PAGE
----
Once again, assuming a School of Humanities and Social Science move to Moulsecoomb, a further option to enable the co-location of the School of Sport and Health Sciences at Falmer involved exploring opportunities with existing local organisations / facilities to understand whether there were shared usage opportunities associated with existing facilities. The identification and negotiation of such a facility and arrangement has not proved possible.
The University has also considered a further option.
7. Co-locate the School of Humanities and Social Science at Moulsecoomb, and the School of Sport and Health Sciences at Falmer, supported by the repurposing of the ‘Virgin Active’ space
The opportunity presented by the reacquisition of the Virgin Active Gym premises
The Virgin Active Gym is located in the heart of our Falmer campus and is part of a complex lease structure initiated more than twenty years ago.
The University was approached by the current long leaseholder British Land and was made aware of the potential opportunity for the University to consider regaining overall control of this part of its estate. This has presented both risks and opportunities for the University, the key risk being the University’s inability to influence the nature of any other potential new tenant in this facility, or their business focus.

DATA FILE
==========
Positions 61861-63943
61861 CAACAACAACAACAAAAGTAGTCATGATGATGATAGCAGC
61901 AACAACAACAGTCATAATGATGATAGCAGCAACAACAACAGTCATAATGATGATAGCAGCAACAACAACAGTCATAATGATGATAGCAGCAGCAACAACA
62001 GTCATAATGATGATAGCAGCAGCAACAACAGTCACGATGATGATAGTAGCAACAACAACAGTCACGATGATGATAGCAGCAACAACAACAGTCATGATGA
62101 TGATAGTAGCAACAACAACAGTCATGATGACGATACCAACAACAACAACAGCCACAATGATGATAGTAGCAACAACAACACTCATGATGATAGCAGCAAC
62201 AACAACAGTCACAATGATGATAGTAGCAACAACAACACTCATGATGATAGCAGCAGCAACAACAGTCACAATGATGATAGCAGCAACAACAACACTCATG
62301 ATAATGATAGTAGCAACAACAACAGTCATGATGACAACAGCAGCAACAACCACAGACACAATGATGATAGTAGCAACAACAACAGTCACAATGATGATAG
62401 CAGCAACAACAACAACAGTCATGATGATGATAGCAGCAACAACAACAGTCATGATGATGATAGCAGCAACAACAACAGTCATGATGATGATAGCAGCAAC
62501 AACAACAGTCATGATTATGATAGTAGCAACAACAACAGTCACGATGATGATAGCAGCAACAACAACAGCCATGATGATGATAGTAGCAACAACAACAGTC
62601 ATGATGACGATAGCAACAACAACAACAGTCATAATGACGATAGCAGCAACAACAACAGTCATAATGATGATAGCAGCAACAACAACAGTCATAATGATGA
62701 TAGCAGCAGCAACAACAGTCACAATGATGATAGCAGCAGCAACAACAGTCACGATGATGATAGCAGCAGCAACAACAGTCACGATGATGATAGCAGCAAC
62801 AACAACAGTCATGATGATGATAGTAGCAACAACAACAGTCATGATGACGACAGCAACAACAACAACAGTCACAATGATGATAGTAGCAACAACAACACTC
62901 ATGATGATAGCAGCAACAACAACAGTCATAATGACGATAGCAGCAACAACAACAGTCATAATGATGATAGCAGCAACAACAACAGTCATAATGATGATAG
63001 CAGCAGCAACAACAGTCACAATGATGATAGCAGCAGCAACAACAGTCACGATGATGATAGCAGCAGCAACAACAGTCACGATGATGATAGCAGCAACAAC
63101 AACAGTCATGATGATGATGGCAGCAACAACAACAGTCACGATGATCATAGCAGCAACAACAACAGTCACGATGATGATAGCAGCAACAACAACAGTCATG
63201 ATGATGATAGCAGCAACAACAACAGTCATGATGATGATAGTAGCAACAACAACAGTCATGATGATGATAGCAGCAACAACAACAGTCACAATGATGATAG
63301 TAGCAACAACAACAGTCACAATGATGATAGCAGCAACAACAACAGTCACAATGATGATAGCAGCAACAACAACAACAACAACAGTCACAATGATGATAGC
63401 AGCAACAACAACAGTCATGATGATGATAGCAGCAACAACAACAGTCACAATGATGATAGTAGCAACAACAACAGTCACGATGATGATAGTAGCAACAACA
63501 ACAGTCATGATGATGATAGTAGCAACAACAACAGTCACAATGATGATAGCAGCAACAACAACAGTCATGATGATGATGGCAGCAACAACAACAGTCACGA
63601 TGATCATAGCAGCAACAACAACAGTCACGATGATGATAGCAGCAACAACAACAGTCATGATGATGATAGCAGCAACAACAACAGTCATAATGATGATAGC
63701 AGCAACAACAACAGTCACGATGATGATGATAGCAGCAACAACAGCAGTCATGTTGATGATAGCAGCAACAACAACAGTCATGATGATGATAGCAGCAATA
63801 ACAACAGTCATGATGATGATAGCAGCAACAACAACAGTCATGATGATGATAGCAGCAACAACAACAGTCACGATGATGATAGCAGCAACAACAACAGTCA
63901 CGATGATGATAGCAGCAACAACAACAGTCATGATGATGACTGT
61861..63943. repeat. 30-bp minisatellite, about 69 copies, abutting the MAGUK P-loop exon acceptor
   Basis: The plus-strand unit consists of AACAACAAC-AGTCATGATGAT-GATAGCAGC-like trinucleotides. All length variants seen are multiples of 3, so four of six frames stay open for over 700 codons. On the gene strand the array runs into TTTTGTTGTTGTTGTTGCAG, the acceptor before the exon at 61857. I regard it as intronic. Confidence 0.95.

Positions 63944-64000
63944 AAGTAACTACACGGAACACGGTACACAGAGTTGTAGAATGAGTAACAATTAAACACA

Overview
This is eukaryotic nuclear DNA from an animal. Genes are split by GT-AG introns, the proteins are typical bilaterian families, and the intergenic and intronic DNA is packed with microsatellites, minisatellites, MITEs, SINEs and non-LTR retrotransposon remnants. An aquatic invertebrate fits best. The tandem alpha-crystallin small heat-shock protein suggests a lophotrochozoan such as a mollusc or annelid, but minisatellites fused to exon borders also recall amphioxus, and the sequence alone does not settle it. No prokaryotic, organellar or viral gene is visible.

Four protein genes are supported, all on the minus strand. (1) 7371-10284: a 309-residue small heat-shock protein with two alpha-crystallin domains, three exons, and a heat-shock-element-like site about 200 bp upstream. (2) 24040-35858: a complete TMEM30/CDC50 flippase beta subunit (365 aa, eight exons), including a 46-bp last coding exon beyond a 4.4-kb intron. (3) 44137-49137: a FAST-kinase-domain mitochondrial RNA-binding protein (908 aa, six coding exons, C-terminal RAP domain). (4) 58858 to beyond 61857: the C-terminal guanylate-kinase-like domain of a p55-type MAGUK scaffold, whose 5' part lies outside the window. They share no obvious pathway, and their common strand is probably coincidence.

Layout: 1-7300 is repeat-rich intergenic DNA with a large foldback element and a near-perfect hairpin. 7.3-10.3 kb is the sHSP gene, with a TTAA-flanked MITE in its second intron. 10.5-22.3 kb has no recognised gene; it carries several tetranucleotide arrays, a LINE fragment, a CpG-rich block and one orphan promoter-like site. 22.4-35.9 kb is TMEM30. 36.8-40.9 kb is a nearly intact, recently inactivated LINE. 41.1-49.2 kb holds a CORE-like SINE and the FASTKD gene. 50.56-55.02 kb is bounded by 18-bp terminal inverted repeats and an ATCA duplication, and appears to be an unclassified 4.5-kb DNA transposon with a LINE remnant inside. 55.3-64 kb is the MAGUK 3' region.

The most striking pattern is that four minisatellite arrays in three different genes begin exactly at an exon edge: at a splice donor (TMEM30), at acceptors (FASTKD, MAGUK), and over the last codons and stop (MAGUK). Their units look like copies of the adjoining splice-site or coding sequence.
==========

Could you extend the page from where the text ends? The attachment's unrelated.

In the light of this fundamental risk, the University’s Board of Governors has ratified the decision recommended by the University Executive Board to buy back the long lease for this site. The facility is located in the heart of our campus and as such we would be greatly affected by any change of use or tenant within this area.
Having now made this purchase, the University has the major opportunity to consider how this land and building can be used.
This option would allow the University to achieve its stated objectives resulting in the co-location of the School of Humanities and Social Science and School of Sport and Health Sciences on single campuses including the provision of the necessary specialist facilities and spaces to enable the delivery of the schools’ academic visions and the ability to grow.
Having given careful and detailed consideration to the available options, the University believes that option 7 – the co-location of the School of Humanities and Social Science at Moulsecoomb and the co-location of the School of Sport and Health Sciences at Falmer, supported by the repurposing of the space vacated by Virgin Active – presents the most viable route to achieving its stated objectives.